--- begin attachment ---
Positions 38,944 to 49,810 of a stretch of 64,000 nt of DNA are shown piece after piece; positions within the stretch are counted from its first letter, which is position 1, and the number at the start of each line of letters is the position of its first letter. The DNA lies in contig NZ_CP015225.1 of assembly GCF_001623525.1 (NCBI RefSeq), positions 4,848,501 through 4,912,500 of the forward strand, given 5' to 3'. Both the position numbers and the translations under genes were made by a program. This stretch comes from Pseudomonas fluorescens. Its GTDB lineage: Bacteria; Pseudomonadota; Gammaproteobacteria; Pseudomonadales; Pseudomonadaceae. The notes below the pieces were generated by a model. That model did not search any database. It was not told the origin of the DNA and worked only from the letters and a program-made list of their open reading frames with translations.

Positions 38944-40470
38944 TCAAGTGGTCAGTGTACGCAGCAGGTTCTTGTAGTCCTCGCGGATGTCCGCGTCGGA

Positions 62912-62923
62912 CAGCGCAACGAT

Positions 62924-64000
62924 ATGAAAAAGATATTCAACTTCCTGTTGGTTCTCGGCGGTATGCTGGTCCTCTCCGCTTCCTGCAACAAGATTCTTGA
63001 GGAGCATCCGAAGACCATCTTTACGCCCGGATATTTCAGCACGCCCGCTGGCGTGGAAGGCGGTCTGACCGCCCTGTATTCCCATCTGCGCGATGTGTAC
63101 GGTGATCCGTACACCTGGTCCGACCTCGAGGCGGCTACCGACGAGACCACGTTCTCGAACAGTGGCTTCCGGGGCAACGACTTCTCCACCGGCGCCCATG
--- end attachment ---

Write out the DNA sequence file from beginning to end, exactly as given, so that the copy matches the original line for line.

Positions 38,944 to 49,810 of a stretch of 64,000 nt of DNA are shown piece after piece; positions within the stretch are counted from its first letter, which is position 1, and the number at the start of each line of letters is the position of its first letter. The DNA lies in contig NZ_CP015225.1 of assembly GCF_001623525.1 (NCBI RefSeq), positions 4,848,501 through 4,912,500 of the forward strand, given 5' to 3'. Both the position numbers and the translations under genes were made by a program. This stretch comes from Pseudomonas fluorescens. Its GTDB lineage: Bacteria; Pseudomonadota; Gammaproteobacteria; Pseudomonadales; Pseudomonadaceae. The notes below the pieces were generated by a model. That model did not search any database. It was not told the origin of the DNA and worked only from the letters and a program-made list of their open reading frames with translations.

Positions 38944-40470
38944 TCAAGTGGTCAGTGTACGCAGCAGGTTCTTGTAGTCCTCGCGGATGTCCGCGTCGGA

Positions 62912-62923
62912 CAGCGCAACGAT

Positions 62924-64000
62924 ATGAAAAAGATATTCAACTTCCTGTTGGTTCTCGGCGGTATGCTGGTCCTCTCCGCTTCCTGCAACAAGATTCTTGA
63001 GGAGCATCCGAAGACCATCTTTACGCCCGGATATTTCAGCACGCCCGCTGGCGTGGAAGGCGGTCTGACCGCCCTGTATTCCCATCTGCGCGATGTGTAC
63101 GGTGATCCGTACACCTGGTCCGACCTCGAGGCGGCTACCGACGAGACCACGTTCTCGAACAGTGGCTTCCGGGGCAACGACTTCTCCACCGGCGCCCATG